Many people struggling with depression, anxiety, stress or a combination of these common mental health issues turn to self-medication to find relief. Self-medicating refers to using alcohol, illicit or misused prescription drugs to try to alleviate symptoms, without medical supervision. While self-medication seems like a quick and easy solution, it often leads to more problems down the road.
At Costa Rica Treatment Center (CRTC), we understand the challenges surrounding mental illness and addiction. We know that people self-medicate with substances because they desperately want relief from emotional suffering and lack healthy coping strategies. However, we also recognize that self-medication causes far more harm than good in the long run. This article provides a comprehensive overview of treatment options to help people struggling with mental health issues and addiction find hope and healing.
What Does It Mean To Self-Medicate?
Self-medicating refers to using alcohol, prescription medications, or illegal drugs to try to relieve emotional, mental, or even physical pain without medical supervision. It’s an unhealthy coping mechanism where someone uses substances to change how they feel both emotionally and physically, rather than seeking appropriate treatment.
People often turn to self-medication because they feel it’s an easy and quick way to lessen their emotional distress, improve focus, or relieve unpleasant symptoms associated with mental health conditions. However, self-medication can easily lead to substance abuse and addiction problems.
Many people start self-medicating with alcohol or drugs before they have received a formal diagnosis for a mental health issue. They may be experiencing symptoms of depression, anxiety, bipolar disorder, PTSD, or other conditions, but have not yet spoken to a doctor or mental health professional. Without a diagnosis, they try to resolve their distressing psychological symptoms on their own through substance use.
Unfortunately, self-medicating depression, anxiety, and stress can lead to developing an addiction before the root mental health disorder is even identified and properly treated. Some common symptoms that people attempt to self-medicate away include chronic sad moods, feelings of hopelessness, excessive fears or worries, panic attacks, irritability, angry outbursts, muscle tension, inability to relax or concentrate, social isolation, disturbed sleep patterns, loss of interest in activities, and more. It is critical to seek professional assessment for ongoing mental health symptoms instead of attempting poorly informed self-treatment with potentially addictive substances.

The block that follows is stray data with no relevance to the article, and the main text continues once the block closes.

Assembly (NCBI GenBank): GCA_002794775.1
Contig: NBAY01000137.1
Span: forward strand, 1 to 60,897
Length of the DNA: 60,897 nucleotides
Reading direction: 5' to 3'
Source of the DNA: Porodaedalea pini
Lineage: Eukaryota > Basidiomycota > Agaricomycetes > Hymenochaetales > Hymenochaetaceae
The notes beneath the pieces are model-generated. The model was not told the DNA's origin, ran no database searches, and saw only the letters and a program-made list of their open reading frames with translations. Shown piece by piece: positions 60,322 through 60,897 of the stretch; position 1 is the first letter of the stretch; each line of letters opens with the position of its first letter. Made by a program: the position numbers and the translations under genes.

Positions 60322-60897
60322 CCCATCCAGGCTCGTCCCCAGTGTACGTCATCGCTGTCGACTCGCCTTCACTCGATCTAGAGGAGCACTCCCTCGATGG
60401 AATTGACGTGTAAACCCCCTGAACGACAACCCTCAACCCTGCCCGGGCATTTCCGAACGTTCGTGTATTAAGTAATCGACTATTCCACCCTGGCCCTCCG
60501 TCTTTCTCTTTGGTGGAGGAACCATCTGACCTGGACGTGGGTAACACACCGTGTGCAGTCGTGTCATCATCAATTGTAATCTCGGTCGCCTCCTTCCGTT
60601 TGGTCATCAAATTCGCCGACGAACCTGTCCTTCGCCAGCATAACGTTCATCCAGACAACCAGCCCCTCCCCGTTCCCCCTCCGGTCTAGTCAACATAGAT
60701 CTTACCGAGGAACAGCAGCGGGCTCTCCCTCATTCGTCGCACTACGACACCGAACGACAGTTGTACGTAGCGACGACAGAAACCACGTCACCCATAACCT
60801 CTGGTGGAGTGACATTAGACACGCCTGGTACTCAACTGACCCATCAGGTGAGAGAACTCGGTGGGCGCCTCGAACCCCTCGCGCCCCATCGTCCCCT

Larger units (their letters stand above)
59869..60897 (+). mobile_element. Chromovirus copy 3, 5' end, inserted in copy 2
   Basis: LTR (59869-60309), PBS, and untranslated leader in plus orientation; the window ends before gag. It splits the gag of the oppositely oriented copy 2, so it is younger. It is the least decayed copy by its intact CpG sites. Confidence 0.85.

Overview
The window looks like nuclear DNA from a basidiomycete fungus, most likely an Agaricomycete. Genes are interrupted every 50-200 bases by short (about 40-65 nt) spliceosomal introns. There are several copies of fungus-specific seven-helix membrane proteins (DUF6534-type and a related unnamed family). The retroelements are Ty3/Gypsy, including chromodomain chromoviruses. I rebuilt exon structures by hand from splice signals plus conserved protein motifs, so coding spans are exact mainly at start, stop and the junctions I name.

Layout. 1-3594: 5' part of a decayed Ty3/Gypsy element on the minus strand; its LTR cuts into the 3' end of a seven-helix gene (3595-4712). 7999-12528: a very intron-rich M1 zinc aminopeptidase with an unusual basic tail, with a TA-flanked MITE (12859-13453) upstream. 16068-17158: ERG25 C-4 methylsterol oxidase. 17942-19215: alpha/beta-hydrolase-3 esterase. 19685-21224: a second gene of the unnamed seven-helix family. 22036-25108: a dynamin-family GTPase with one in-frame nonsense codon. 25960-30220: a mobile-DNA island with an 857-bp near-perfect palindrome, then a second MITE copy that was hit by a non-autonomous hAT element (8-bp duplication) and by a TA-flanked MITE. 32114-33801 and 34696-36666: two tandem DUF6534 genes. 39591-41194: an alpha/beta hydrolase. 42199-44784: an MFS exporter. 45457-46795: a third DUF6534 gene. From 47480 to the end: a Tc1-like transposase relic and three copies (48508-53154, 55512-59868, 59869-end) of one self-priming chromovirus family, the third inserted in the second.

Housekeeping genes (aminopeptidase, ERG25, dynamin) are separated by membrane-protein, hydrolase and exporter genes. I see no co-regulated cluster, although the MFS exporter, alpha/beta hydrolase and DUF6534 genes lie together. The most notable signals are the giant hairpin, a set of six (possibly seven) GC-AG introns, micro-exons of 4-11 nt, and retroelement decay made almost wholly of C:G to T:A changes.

What Are The Causes and Effects of Self-Medicating?
There are several key reasons why someone with depression, anxiety, stress or a combination may turn to substances as a means of self-medication. Those struggling with mental health issues often feel overwhelmed by debilitating symptoms like inner turmoil, chronic worry, inability to relax, pervasive sadness or lack of energy and motivation. Alcohol and drugs can provide quick, temporary relief from these painful symptoms. However, the relief is very short-lived.
If people aren’t taught healthy coping skills to manage difficult emotions, past trauma, grief, and daily stresses from a young age, they may later resort to substances to numb their psychological or physical pain. Those who grew up in dysfunctional households where substance misuse was present may mimic what they observed from parents or family members, viewing it as normal behavior. Individuals who experienced trauma or adverse childhood events like abuse, neglect, household dysfunction, or loss of a parent without proper support are more prone to self-medicating unresolved pain. They simply never learned appropriate ways to process and cope with inner turmoil, anxiety, depression, anger, and emotional triggers.